Firstly (and most importantly) I love your blog and your writing, so you'll forgive the occasional cynical political observation.An important thing to realize is the Government doesn't have a savings account. What they have (since 1913) is the ability to print money to service debts and to pay for various welfare programs they have created.Thus it's not correct to say that they took money that would otherwise have been lying dormant in a bank account and spent that money. Rather, they printed more money, inflating the money supply, by holding interest rates artificially lower than the market rate of interest.One natural consequence of printing more money is that it discourages savings. Those that have dollars in the bank lose the value of their money over time due to inflation and so are forced to either spend or invest. Another consequence is that the currency itself, which is being debased, loses its value relative to other currencies, and relative to real commodities (such as oil and food).This is precisely what has happened during the last 4-5 years. Our currency has lost almost 50% of its value relative to other world currencies, and the price of real goods and services have skyrocketed. This is particularly devastating to the poor and middle-class who have had their purchasing power smashed.Initially there is a period where the market (and population) is fooled into thinking they're in a period of economic expansion because of the increasing supply of money. The increased supply of money causes agents in the market to malinvest, thinking that money is easier to obtain that it would otherwise be without a central bank. Ultimately, the malinvestment becomes so egregious that no further expansion of the monetary supply can sustain further investment. The nominal values of the malinvested assets then begin to collapse leading to a recession, and perhaps a depression depending on how egregiously the supply of money was expanded.What we have seen in the US in the last 5 or so years is the largest credit expansion in history. We are just at the beginning of witnessing the inevitable attendant credit contraction.Few economists were willing to acknowledge this would occur even 9 months ago, despite that the fact that it is an entirely predictable outcome of the business cycle.The bottom line is that government's encouraging spending and investment by debasing the currency and inflating the money supply is never a good thing. It leads to large credit bubbles whose popping causes hugely negative effects on the economy, and especially on the poor and middle class.Unfortunately neither Democrats nor Republicans (save Ron Paul) have anything to say about monetary policy. Rather they take the symptoms (such predatory lending) and claim them to be the cause of the malaise.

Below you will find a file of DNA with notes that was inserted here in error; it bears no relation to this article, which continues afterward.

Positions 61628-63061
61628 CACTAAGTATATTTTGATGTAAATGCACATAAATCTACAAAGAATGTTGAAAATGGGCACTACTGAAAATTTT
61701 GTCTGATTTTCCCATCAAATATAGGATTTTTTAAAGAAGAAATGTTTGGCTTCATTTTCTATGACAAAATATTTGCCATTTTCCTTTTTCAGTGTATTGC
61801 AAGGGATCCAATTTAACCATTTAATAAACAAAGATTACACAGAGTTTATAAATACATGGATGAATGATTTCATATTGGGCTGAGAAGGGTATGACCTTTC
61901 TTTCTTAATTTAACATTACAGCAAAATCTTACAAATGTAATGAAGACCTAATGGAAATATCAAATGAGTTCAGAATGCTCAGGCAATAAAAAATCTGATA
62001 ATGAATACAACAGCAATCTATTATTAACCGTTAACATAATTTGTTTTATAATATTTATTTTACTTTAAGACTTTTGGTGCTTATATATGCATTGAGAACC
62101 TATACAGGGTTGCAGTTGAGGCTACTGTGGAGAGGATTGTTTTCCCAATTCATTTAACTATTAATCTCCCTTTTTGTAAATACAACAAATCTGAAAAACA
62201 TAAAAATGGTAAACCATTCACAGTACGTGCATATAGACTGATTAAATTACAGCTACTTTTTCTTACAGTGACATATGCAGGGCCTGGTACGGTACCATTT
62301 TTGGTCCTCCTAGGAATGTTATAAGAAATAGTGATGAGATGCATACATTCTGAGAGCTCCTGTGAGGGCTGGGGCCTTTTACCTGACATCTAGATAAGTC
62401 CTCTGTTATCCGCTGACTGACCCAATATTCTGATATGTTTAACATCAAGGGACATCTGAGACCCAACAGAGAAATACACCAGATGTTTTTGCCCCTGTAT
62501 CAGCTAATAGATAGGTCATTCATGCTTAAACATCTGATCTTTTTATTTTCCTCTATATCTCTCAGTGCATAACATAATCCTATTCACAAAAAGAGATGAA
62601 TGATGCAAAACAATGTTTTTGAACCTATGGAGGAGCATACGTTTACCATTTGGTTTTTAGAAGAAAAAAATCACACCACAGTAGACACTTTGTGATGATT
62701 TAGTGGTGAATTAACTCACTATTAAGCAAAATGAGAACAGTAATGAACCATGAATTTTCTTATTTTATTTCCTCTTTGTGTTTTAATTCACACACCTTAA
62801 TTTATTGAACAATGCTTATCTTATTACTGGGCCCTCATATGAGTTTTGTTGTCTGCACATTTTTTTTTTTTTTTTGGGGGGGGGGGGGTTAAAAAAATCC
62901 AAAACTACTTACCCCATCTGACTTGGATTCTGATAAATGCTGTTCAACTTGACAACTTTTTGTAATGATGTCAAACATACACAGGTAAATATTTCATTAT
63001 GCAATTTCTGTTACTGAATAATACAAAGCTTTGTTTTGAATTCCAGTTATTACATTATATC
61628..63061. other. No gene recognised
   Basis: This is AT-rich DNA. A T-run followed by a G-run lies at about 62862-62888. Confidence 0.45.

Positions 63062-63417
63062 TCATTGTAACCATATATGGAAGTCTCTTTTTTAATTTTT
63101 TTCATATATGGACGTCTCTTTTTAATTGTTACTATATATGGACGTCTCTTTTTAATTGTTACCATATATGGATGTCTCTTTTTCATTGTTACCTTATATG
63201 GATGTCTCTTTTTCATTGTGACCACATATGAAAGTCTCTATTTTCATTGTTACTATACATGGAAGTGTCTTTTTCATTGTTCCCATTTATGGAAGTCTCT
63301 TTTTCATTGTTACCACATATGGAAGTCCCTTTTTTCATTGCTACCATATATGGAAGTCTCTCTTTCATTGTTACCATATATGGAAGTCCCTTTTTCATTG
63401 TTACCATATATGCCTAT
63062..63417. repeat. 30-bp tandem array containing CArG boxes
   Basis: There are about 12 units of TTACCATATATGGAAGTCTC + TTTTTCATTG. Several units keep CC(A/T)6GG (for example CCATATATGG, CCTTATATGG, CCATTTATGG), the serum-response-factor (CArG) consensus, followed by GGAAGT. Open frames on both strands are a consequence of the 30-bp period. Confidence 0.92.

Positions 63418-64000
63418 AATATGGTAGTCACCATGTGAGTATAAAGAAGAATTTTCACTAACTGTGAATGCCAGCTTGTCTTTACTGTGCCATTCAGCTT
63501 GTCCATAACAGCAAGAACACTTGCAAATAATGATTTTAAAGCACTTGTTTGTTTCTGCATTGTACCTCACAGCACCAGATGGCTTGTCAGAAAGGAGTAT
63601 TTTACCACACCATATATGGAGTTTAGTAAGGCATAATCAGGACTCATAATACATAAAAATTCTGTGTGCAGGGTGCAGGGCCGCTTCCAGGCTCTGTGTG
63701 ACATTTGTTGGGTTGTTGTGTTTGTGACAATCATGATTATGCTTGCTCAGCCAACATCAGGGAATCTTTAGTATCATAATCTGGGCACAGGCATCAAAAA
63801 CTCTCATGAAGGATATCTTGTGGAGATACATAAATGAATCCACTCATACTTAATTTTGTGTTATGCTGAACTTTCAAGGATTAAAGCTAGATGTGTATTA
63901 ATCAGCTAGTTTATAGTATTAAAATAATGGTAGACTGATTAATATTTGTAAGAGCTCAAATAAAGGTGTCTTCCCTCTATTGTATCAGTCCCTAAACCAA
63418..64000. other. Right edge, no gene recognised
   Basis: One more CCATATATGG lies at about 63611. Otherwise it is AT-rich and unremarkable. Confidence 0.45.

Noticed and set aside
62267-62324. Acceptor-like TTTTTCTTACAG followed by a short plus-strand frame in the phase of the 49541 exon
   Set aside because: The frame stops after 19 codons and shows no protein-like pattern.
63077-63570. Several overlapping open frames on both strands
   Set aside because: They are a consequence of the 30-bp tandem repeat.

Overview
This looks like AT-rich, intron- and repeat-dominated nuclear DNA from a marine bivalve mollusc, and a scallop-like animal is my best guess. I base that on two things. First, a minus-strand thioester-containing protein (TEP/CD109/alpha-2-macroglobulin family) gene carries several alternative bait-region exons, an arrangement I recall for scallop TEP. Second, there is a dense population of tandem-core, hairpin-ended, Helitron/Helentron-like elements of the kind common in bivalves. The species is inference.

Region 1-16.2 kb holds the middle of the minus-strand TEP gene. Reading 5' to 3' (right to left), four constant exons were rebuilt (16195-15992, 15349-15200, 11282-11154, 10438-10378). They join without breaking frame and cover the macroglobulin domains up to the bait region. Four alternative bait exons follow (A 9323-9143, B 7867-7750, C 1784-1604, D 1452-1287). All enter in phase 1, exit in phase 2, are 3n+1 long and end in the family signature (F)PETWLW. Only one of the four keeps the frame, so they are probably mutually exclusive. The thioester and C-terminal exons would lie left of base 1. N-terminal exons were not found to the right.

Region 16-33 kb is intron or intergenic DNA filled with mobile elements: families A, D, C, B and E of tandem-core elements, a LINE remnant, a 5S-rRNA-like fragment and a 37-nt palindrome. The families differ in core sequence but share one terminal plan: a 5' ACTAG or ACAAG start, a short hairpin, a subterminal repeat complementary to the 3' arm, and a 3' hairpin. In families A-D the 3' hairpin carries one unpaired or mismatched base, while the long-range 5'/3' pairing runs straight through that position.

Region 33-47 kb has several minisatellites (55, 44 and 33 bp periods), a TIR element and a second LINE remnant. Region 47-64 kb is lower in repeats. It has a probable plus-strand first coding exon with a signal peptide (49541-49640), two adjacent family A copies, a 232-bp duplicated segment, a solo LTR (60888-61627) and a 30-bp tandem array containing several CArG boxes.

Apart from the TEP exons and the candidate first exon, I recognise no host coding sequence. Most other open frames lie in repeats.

I recommend reading my post on healthcare and free markets. What Vijay is alluding to is that people often confuse money and wealth. Paul Graham has a good essay called "How to Make Wealth" that does a good job explaining the difference.In How to give everyone healthcare and get rid of the income tax, I discuss how a huge portion of the nation's resources are diverted from what the people want (e.g. healthcare, education) to what the government wants (e.g. a powerful military empire, corporate welfare for their cronies). Money obscures the issue. Money can't give people healthcare. If it could, the government could get everybody healthcare by running the printing presses. We know intuitively that doesn't work. Healthcare isn't provided by money, it's provided by doctors, nurses, hospitals, technicians, medical engineers, pharmaceutical companies, etc., Until the government has a printing press that can create skilled healthcare professionals and all the supporting infrastructure, the government will never be able to provide people with healthcare. All the government can do is take healthcare away from one group to give it to another. That's basically what they do in Canada and those NY Times article I cite in my post show how well that is working out.Our healthcare system in this country is absolutely terrible, but it's because we don't have a free market for healthcare and because huge amounts of the nation's wealth are diverted from it. The best way for everybody to get quality healthcare is to destroy the jobs of all those people who work for the military and the military industrial complex and all those accountants and tax lawyers who work for the IRS and corporate America. Of course we need national defense, but we don't need to have a military that is much bigger than the rest of the world's militaries combined and we don't need an extremely complicated tax code whose main purpose seems to be creating jobs for hundreds of thousands of tax professionals. Does this really benefit society? No. Once those jobs no longer exist, there will be millions of intelligent people entering the labor market and billions of dollars of capital that can be reallocated. And where will it go? I suspect it will go where the free market wants it. And people want and need healthcare. Next, we need to get rid of the regulations and government bureaucracy that make the healthcare business so inefficient. Healthcare is over-regulated and it's no surprise that the costs rise every year. The computer industry is completely unregulated and the costs drop every year. That's the free market. There is an incredible amount of profit to be made for companies that can innovate and provide higher quality products at lower prices. The bad businesses go bankrupt. The good ones make huge profits. This is the virtuous cycle of the free market. One must wonder why this doesn't happen in healthcare? One must ask why don't our smartest students want to be doctors anymore?The main beneficiaries of Hillary's healthcare plan won't be healthcare consumers. It will be the HMOs and pharmaceutical companies that are currently salivating at the thought of all this new government spending. I predict that if her plan is carried to fruition, we will eventually have a two-tiered healthcare system, like we have with public schools and private schools. Most people will have to go to the substandard public healthcare system and the wealthiest people will go to the private system. If you want to see what government healthcare looks like, look no further than VA hopsitals and the Indian Health Service.